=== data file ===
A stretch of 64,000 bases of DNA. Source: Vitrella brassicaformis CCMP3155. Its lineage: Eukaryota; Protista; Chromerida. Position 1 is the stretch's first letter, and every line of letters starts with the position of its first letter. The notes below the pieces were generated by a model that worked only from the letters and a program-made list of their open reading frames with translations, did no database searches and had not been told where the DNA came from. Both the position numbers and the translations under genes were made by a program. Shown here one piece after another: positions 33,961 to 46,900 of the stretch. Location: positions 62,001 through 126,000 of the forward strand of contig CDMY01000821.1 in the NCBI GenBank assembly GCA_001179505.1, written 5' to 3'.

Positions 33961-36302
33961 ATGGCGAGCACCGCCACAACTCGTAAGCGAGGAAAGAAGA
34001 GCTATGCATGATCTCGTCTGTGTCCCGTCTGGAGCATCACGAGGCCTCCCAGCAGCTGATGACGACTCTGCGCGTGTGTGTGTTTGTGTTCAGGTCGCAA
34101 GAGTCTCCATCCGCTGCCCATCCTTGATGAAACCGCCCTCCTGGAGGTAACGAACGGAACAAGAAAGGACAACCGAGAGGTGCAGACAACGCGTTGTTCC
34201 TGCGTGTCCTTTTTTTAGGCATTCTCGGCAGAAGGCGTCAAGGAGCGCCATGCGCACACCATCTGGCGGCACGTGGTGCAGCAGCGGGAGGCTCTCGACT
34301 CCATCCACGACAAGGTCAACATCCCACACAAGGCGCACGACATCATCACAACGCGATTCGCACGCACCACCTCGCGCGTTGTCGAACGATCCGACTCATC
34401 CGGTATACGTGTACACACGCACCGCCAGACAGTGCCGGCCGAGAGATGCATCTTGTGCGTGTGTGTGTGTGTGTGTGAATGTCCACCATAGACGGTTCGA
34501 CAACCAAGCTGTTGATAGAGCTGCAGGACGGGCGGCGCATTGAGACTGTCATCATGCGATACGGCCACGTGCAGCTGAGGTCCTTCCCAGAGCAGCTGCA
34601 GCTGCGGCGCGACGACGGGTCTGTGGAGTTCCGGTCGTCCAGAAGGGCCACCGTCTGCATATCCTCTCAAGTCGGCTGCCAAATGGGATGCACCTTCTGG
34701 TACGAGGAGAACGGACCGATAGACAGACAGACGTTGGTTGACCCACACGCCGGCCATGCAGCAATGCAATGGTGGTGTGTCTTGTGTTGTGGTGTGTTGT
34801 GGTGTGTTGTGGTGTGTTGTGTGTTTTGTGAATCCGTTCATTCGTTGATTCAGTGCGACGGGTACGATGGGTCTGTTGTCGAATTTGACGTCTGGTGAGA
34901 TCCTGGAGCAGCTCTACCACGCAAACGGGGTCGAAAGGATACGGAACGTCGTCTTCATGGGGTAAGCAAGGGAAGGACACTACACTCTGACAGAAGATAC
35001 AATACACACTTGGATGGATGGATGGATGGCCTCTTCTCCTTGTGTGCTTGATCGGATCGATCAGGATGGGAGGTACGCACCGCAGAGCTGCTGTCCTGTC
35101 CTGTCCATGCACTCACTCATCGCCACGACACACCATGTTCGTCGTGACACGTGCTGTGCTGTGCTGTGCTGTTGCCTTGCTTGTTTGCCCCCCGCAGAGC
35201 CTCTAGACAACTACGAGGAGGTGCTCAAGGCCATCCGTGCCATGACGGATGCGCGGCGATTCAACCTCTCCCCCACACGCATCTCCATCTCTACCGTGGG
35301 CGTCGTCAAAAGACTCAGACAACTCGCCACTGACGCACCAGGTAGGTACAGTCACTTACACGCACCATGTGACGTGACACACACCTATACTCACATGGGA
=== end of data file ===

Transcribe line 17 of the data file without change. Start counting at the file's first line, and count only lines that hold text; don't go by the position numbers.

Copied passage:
35301 CGTCGTCAAAAGACTCAGACAACTCGCCACTGACGCACCAGGTAGGTACAGTCACTTACACGCACCATGTGACGTGACACACACCTATACTCACATGGGA